Georgia Tech falls short to Virginia in battle of offenses

CHARLOTTESVILLE, Va. – Two weeks after Jeff Sims led an unlikely rally to defeat Duke in the final minute, Georgia Tech was unable to summon the same magic Saturday night against Virginia. Sims’ last-second throw into the end zone from the Virginia 31-yard line was batted down, securing the Cavaliers’ 48-40 win at Scott Stadium.

Tech trailed 48-27 with 3:50 left in the game before touchdown drives of 75 and 51 yards cut the lead to 48-40 with 22 seconds left. Tech then recovered an onside kick by Jude Kelley, its second in a row, for a chance to send the game to overtime before the drive faltered.

The Jackets lost their 13th game in 15 trips to Scott Stadium as Virginia shredded Tech for 636 yards, the most by a Jackets opponent this season as well as a season high for UVA, which entered the game ranked fifth in total offense in FBS. Cavaliers quarterback Brennan Armstrong, who entered the game ranked second in the country in passing yards per game (403.4), was the game’s dominant figure, passing for 396 yards and running for another 99.

When Tech rushed three, Armstrong had time to pick apart the Tech secondary, completing 29 of 43 passes. When the Jackets brought more pressure, he used his quick release and his scrambling ability to avoid trouble.

“The biggest thing was trying to show him different looks throughout the game,” coach Geoff Collins said “We did do that, but the kid’s really good. He was finding the holes, the soft spots in certain coverages.”

Tech (3-4, 2-3 ACC), which gained 570 yards of offense, delivered the first punch, electing to receive the ball first after winning the toss and then driving 75 yards in only five plays for a touchdown, finished by quarterback Jeff Sims firing into the end zone to wide receiver Kyric McGowan for a 36-yard scoring pass. After the Cavaliers went three-and-out, Tech drove again for a touchdown (a 3-yard touchdown run by running back Dontae Smith) to take a 13-0 lead with 6:28 left in the first quarter (kicker Brent Cimaglia’s point-after try was blocked).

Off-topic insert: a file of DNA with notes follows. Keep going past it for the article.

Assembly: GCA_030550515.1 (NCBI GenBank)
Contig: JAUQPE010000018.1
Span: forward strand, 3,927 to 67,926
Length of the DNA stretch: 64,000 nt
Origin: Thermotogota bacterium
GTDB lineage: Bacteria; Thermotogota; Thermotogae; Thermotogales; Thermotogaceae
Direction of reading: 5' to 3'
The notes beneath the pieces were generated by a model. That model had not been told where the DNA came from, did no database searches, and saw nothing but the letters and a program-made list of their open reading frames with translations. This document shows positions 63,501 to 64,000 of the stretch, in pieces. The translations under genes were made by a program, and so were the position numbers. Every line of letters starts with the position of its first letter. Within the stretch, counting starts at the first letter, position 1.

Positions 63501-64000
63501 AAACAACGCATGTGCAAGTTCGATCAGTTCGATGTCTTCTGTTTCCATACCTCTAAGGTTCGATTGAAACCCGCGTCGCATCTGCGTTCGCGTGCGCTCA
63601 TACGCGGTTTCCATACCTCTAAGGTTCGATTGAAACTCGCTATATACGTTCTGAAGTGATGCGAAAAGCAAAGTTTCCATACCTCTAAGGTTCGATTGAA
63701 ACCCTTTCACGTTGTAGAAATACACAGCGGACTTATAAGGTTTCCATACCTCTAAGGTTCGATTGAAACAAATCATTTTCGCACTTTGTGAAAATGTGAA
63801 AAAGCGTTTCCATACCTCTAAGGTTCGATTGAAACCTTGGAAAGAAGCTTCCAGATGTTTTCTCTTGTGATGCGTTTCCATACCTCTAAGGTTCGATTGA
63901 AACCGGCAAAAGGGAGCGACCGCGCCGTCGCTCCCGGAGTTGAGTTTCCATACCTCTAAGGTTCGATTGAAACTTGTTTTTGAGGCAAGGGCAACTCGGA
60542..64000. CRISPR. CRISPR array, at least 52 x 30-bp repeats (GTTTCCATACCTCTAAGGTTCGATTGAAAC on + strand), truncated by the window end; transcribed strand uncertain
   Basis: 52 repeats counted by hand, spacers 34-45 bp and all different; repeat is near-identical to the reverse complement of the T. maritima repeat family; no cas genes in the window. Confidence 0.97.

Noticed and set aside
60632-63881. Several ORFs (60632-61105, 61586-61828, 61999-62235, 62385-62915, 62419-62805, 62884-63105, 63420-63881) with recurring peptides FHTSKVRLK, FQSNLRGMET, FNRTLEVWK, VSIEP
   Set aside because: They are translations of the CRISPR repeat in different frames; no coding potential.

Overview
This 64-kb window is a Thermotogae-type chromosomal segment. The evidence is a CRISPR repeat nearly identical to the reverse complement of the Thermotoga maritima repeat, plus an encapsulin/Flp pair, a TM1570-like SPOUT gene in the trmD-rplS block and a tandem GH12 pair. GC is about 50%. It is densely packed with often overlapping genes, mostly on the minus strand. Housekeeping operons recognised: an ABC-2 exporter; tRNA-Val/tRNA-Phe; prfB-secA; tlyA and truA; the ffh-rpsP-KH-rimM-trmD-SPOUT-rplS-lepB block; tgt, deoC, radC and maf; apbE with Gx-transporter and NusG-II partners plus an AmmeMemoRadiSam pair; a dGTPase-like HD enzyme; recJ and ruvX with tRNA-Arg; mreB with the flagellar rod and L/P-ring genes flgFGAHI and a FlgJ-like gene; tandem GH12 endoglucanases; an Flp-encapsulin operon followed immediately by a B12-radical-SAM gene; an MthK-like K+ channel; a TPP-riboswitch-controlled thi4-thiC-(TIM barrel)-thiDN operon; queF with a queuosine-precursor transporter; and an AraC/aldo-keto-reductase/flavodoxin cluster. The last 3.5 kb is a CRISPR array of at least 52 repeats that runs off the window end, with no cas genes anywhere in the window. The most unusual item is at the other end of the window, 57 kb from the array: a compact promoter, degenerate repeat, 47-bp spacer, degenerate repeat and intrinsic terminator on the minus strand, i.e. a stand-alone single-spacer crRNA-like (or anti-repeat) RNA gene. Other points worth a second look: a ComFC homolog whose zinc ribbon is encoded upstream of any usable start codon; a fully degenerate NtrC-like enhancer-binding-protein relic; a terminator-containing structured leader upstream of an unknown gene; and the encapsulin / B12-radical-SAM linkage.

But it only set the stage for Armstrong and the Virginia offense to demonstrate its might against a Tech defense that had had extra time to prepare for the Cavaliers (6-2, 4-2) as the Jackets had their open date last week. The Cavaliers scored on their next seven possessions, not counting one to end the first half, all but one measuring 67 yards or more.

“You can work so hard to try to stop a team, but sometimes they get the best of you,” safety Juanyeh Thomas said. “I’m proud of the guys in the locker room. We fought.”

The game swung in Virginia’s favor on Tech’s third possession, when the Jackets reached the Cavaliers 28-yard line, leading 16-14. Sims threw into coverage on a pass into the end zone and was intercepted.

On the third play of Virginia’s ensuing possession, a third-and-5 from the Tech 23-yard line, Armstrong hit Wicks with a quick pass against a Tech blitz. Defensive back Derrik Allen rushed in to make the tackle, but Wicks eluded him and jetted down the sideline for a 77-yard touchdown to give Virginia a 21-16 lead with 6:36 left in the first half.

Virginia 48, Georgia Tech 40

“We’ve got a lot of really talented players on offense that are continuing to grow and develop, but just the big thing, when there is sudden change, we’ve got to have the put the ball down mentality and get stops,” Collins said.

After its encouraging performances against Clemson and North Carolina, the Tech defense has faltered, giving up 52 points and 580 yards to Pitt and then allowing Duke to overcome a 14-0 deficit by surrendering 489 yards before the Jackets rallied to win 31-27 in the final minute.

The Jackets offense, without right tackle Jordan Williams and relying on backups at both guard spots, was matched up with a Virginia defense that was ranked last in the ACC in rushing defense. In the past two games before Saturday, the Jackets had gained a total of 216 rushing yards after averaging 196.3 in the first four. Of Tech’s 570 yards of offense, 270 came on the ground.

Tech’s 40-point output was its second highest of the season against an FBS opponent, as running back Jahmyr Gibbs ran for 132 yards, including a breathtaking 71-yard touchdown run in the third quarter that cut Virginia’s lead to 27-24. After that, the Cavaliers answered with a 75-yard touchdown drive, induced a punt and then drove 77 yards for another touchdown to expand the lead to 41-24 at the end of the third quarter.

Tech plays Virginia Tech next Saturday at Bobby Dodd Stadium in its homecoming game. After coming up short again in its attempt to win consecutive games for the first time in Collins’ administration, the Jackets will try to return to .500 and breathe life into their dimming bowl hopes.

Said Collins, “We’ve got to come back, find a way to win next Saturday at home.”

About the Author

ajc.com

Editors' Picks